The following is a Letter to the Editor written by Dr Micheline Sheehy Skeffington, who submitted it this week to The Irish Times in response to NUI Galway Emeritus Professor of Microbiology Emer Colleran’s letter on April 23rd objecting to proposed gender quotas at the university.
I agree with Emer Colleran (letters I.T. 23.4.16) that an academic should be promoted on his or her merit alone and I too do not like the idea of quota systems favouring women. However the situation in Irish universities, and particularly at NUI Galway where we were both employed, is so extremely wrong that something like the proposed cascade quota system has to be adopted, temporarily, to put it right.
For Professor Colleran to justify her statement on the basis that she did not suffer any gender bias is to imply that those of us not promoted simply did not deserve it and that female academics at universities in those European countries where 50% of the professors are women are simply better than us Irish. At NUI Galway only 13% of the professors are female. According to EU figures Ireland has the second worst glass ceiling index for senior female academics in the whole of Europe, after Malta. Ireland’s record is so bad that it should take the lead in adopting something radical to put it right, as it did, for instance, with the smoking ban and the plastic bag tax. Once the bias is corrected there will be no need for a quota system.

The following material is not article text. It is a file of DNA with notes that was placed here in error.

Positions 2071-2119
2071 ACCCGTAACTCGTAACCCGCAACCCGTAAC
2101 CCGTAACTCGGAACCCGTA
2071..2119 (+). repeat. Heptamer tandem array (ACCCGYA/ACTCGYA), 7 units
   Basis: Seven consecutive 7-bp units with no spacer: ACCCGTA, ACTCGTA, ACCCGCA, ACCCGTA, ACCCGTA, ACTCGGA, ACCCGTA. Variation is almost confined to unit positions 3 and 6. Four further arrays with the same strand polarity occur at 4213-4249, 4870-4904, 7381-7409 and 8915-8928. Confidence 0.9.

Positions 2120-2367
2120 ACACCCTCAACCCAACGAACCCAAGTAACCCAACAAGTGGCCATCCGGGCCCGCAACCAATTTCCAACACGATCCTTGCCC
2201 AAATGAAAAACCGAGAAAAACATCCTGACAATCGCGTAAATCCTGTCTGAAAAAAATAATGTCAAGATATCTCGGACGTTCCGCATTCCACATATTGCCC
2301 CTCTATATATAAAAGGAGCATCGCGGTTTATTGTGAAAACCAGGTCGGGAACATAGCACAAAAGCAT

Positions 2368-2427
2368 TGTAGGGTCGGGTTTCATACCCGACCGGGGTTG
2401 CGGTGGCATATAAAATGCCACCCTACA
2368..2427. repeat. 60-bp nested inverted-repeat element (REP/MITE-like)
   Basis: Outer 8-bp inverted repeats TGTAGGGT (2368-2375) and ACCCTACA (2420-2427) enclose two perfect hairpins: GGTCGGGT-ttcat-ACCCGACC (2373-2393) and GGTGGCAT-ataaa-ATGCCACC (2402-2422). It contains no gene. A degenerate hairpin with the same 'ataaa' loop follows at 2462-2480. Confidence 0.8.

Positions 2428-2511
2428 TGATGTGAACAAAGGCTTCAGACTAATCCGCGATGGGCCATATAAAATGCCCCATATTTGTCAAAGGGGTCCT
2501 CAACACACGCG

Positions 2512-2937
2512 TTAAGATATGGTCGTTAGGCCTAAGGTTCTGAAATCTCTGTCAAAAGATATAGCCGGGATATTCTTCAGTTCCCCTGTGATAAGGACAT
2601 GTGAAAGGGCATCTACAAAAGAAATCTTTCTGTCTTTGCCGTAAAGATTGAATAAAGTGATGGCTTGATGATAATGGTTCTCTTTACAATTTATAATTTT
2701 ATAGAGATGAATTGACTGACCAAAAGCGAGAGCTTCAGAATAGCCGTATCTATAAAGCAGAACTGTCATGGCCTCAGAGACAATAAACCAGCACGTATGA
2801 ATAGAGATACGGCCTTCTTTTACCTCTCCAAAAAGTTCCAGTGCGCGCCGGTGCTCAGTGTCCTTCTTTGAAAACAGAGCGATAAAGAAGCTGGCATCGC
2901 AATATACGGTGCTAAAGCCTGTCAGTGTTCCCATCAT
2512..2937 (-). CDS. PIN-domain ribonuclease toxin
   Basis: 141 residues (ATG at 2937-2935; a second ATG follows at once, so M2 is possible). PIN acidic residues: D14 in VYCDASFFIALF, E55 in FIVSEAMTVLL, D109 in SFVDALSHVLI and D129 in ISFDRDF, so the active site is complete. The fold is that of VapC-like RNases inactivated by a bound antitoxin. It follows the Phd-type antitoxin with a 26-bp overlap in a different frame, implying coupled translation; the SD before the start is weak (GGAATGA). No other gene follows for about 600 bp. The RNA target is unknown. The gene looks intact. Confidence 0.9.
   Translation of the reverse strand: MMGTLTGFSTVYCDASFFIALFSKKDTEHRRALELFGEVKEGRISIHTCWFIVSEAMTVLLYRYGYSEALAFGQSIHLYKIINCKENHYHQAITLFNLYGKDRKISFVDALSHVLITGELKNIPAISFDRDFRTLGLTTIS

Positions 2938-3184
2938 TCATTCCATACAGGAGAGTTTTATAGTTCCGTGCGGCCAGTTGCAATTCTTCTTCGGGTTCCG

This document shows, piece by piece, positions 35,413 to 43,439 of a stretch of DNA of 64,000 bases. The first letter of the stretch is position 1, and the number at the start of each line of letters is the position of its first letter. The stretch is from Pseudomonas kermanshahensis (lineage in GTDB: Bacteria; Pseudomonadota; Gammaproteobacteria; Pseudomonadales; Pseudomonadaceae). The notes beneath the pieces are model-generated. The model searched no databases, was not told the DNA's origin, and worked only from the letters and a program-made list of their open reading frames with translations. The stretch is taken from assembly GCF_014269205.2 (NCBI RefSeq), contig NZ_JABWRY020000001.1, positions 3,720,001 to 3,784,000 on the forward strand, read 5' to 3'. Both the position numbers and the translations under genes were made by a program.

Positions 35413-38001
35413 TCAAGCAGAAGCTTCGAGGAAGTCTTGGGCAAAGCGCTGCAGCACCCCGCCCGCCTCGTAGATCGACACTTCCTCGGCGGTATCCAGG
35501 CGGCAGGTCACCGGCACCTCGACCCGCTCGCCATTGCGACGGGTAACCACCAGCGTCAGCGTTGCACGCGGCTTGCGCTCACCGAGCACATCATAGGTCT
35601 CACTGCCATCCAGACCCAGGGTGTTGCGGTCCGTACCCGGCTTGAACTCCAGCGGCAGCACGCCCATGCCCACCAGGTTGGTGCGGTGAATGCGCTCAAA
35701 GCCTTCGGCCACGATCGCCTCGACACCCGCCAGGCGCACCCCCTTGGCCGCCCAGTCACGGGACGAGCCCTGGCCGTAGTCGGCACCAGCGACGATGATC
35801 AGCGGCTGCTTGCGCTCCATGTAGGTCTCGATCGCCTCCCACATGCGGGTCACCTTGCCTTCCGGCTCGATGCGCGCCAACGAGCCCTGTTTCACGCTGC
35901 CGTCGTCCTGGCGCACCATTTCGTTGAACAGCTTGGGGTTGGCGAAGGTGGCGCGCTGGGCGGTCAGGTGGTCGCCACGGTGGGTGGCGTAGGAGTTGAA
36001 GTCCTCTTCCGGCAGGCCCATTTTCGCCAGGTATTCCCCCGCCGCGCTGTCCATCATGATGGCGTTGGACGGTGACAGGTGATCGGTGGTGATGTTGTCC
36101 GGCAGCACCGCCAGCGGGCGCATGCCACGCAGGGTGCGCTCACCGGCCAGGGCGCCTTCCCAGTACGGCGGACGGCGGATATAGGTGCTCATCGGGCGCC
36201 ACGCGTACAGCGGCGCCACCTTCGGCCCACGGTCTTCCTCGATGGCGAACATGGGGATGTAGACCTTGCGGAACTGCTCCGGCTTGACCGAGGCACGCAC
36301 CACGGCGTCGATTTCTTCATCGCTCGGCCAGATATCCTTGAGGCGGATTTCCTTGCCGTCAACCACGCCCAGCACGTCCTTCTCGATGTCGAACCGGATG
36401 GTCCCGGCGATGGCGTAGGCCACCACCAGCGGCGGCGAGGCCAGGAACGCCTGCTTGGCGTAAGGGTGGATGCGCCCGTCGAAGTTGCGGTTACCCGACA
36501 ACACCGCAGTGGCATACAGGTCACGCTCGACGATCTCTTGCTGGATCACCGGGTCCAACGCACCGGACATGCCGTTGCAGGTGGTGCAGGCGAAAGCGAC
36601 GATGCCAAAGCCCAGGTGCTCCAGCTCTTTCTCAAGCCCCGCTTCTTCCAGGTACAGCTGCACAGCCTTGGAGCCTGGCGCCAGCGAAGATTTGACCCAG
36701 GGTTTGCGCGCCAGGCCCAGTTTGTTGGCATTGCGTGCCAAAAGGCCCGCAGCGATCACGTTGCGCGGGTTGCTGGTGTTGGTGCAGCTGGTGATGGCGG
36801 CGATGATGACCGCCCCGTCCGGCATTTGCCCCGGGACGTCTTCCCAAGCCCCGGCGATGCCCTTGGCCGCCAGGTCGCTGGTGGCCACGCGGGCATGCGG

Universities comprise a body of academics whose affairs, including promotions, are run by the senior academics. Once the proportion of women in senior positions is balanced, there will be a balance of views and quota systems will not be needed. But at present in NUI Galway 81% of the Academic Council and 83% of the University Management Team is male. We have to do something radical to put that right as quickly and fairly as possible. The cascade quota system is, to my mind, fair: no particular woman is promoted just because she is female and the proportion of women promoted matches that in the level from which they are being promoted. To assert that this is not fair is to assert that female academics deserve promotion less than men do.
Micheline Sheehy Skeffington